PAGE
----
Sequim: Hunting permits to be issued on popular elk herd
by Darrick Meneken

Cherished by some, castigated by others, Sequim's elk herd is quite literally under fire.

Or, it will be soon.

Eighty archery permits -- specifically targeted at the herd -- will be distributed to sport hunters for seasons beginning in September and running through the end of the year.

Another 60 modern firearm permits, also aimed at the herd, will be drawn for October through February hunts.

All those hunts -- for any elk -- are set to take place in what the Washington Department of Fish and Wildlife defines as Elk Area No. 6071.

That thumbprint-shaped chunk of land sits between Jimmycomelately Creek and the Dungeness River (the state rules pamphlet is incorrect). It incorporates sections of Game Management Units 621 and 624, the Olympic and Coyle areas.

The 140 total permits is a dramatic increase over the 18 distributed last year, when hunts did not include sections of the Coyle Unit (north of U.S. Highway 101) and no archery-only permits were drawn.

``If you do the arithmetic, it could end up annihilating the herd,'' Will Purser, commissioner for Clallam County Public Utility District No. 1 and a Sequim-area resident, told me Tuesday.

``We just think that it could eliminate the elk or make the elk less than a viable herd,'' Valerie Holland, chairwoman of the Sequim Elk Habitat Committee, added Wednesday.

``That would be just a disaster.''

Leland: Another cougar attack hurts cow

LELAND -- A cow suffered serious facial cuts during an attack by a cougar near Lake Leland, marking the second time farm animals have been targeted by one or more cougars in the past week.

Pat Yarr, who raises beef cattle on Boulton Road about five miles north of Quilcene, said the 6-year-old brood cow was cut around its mouth and eyes during the attack he believes happened Saturday.

``It tore her up pretty good,'' Yarr said of the attack.

On Sunday night, a horse was attacked by a cougar which had apparently been stalking a fawn on a farm a little more than a mile away.

Brenda Bartlett, the horse's owner, said her animal used its front hooves to chase away the cougar.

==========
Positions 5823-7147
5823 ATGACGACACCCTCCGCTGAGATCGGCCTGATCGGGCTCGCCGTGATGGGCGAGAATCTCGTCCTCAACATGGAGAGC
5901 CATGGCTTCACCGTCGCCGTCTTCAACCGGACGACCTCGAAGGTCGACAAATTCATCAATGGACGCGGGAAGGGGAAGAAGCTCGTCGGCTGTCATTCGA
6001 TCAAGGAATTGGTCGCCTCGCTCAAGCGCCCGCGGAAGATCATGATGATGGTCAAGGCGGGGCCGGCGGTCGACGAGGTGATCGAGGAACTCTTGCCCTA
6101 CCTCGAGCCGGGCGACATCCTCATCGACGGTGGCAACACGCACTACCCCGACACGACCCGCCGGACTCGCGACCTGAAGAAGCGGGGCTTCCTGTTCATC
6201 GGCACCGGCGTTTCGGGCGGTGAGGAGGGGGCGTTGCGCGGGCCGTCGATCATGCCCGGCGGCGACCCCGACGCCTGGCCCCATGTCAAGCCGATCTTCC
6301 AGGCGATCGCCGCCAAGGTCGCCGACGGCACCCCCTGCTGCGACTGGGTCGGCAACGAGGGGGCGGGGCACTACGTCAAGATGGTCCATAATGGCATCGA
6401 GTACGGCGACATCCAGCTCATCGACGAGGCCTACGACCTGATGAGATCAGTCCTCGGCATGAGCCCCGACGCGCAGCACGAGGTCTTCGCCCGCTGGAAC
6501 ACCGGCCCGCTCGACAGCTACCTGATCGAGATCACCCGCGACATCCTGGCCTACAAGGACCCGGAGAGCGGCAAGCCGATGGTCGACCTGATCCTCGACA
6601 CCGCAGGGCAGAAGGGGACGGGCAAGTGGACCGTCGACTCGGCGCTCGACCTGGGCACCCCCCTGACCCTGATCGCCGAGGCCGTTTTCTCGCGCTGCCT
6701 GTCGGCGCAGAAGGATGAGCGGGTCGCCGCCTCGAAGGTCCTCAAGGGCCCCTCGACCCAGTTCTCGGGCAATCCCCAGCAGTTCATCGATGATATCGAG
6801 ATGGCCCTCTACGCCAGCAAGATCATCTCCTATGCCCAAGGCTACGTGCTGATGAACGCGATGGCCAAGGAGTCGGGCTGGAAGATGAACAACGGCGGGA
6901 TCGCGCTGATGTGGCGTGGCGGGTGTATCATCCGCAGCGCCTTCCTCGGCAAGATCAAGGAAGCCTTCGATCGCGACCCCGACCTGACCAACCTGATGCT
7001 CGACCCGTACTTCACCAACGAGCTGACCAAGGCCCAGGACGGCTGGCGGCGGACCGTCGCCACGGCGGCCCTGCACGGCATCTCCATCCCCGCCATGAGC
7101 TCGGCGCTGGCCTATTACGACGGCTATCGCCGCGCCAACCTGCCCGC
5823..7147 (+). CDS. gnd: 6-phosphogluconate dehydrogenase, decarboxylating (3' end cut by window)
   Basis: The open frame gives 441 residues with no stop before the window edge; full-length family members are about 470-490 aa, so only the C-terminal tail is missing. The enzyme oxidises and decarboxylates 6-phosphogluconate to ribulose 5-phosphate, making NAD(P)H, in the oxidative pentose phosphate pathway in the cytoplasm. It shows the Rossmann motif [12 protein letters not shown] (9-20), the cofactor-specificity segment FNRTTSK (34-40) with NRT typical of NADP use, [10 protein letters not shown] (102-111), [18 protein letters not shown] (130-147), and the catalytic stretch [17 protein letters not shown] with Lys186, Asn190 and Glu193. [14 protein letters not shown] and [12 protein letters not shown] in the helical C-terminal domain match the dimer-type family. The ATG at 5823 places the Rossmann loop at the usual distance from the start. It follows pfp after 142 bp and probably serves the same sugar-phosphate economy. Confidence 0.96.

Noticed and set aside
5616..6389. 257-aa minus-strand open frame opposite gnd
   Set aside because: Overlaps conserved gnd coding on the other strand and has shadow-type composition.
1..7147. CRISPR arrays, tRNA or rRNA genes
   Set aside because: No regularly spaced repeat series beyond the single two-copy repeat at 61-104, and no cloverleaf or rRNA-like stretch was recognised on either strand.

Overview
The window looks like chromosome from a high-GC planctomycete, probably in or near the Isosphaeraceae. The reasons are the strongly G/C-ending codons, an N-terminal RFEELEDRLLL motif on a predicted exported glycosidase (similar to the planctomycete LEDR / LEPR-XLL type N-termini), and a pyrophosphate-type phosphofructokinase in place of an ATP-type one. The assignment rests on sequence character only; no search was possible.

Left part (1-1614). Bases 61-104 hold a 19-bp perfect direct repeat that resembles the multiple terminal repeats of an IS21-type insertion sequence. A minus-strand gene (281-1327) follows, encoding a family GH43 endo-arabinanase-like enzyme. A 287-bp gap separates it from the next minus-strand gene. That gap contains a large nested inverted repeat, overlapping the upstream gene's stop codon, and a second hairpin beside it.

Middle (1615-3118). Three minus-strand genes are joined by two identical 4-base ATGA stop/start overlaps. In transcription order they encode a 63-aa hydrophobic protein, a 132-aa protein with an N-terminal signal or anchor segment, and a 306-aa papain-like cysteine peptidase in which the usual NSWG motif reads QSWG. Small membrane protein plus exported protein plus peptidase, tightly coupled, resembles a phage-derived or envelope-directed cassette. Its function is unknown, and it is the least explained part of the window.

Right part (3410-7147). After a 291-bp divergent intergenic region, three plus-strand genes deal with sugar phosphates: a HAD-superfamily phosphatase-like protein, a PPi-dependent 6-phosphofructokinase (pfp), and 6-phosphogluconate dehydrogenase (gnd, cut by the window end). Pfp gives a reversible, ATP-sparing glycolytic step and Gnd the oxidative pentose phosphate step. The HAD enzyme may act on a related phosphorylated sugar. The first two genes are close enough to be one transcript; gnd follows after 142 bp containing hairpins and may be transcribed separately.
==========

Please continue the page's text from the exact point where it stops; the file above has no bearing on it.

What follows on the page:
The horse was uninjured.

Clallam lacks means to handle communicable diseases and public health threats, report says

The Clallam County Health Department lacks the staffing and resources to develop formal surveillance and reporting systems for communicable disease investigations, responses to disease outbreaks and public health threats.

So states the county Department of Health and Human Services 2002 annual report, which department leaders this week presented to county commissioners acting as the Board of Health.

The presentation came during a joint meeting of the commissioners and the county's Public Health Advisory Committee.

The presentation led the Board of Health to direct the advisory committee to set priorities for the health department.

``We've under-invested in the whole system, and in particular Clallam County shows where areas are understaffed,'' Dr. Tom Locke said of the Health and Human Services departments, which have 26 full-time equivalent positions, including full- and part-time staff members.

Port Angeles: City Council gets no assurances about graving yard

PORT ANGELES -- The state Department of Transportation graving yard proposed for 23 waterfront acres is being built for the sole purpose of refurbishing the Hood Canal Bridge, the City Council was told.

What else the facility might be used for is ``pure speculation,'' said Jerry Moore, project manager from Transportation's Port Angeles office.

``Can you reassure us we won't have a 23-acre basketball court?'' asked City Councilman Larry Williams.

Moore said the graving yard was just one element of the entire Hood Canal Bridge project, albeit an expensive one.

The project includes building the Port Angeles graving yard -- big enough to hold five Navy battleships side by side -- then using it to build pontoons and concrete anchors for the eastern half replacement of the 42-year-old Hood Canal Bridge, which links Jefferson and Kitsap counties.

An eight-week closure is planned beginning in May 2006 to install the new portion of the 1.5-mile floating bridge.

Port Angeles: City manager proposes Gateway funding strategy

PORT ANGELES -- City Manager Michael Quinn has proposed a funding plan for the $11.5 million International Gateway Transportation Center and related improvements.

Quinn's plan relies upon deferring two projects totaling $1 million and raising $220,000 a year in city taxes and fees.

That would finance $2.7 million for 20 years at 5.5 percent, he told the City Council late Tuesday evening.

``It's still a challenge,'' Quinn said.

``We need to keep moving forward. We are halfway there.''

The Gateway Center is an ambitious hub for buses, car rentals, underground parking and other transportation services in a beautified area roughly bounded by Front Street and Railroad Avenue at Lincoln Street.

Quinn said he would rather underestimate revenues and find that the city has more money than planned, rather than overestimate revenues and come up short.


In accordance with Title 17 U.S.C. Section 107, any copyrighted work in this message is distributed under fair use without profit or payment for non-profit research and educational purposes only. [Ref.]

Back to Current Edition Citizen Review Archive LINKS Search This Site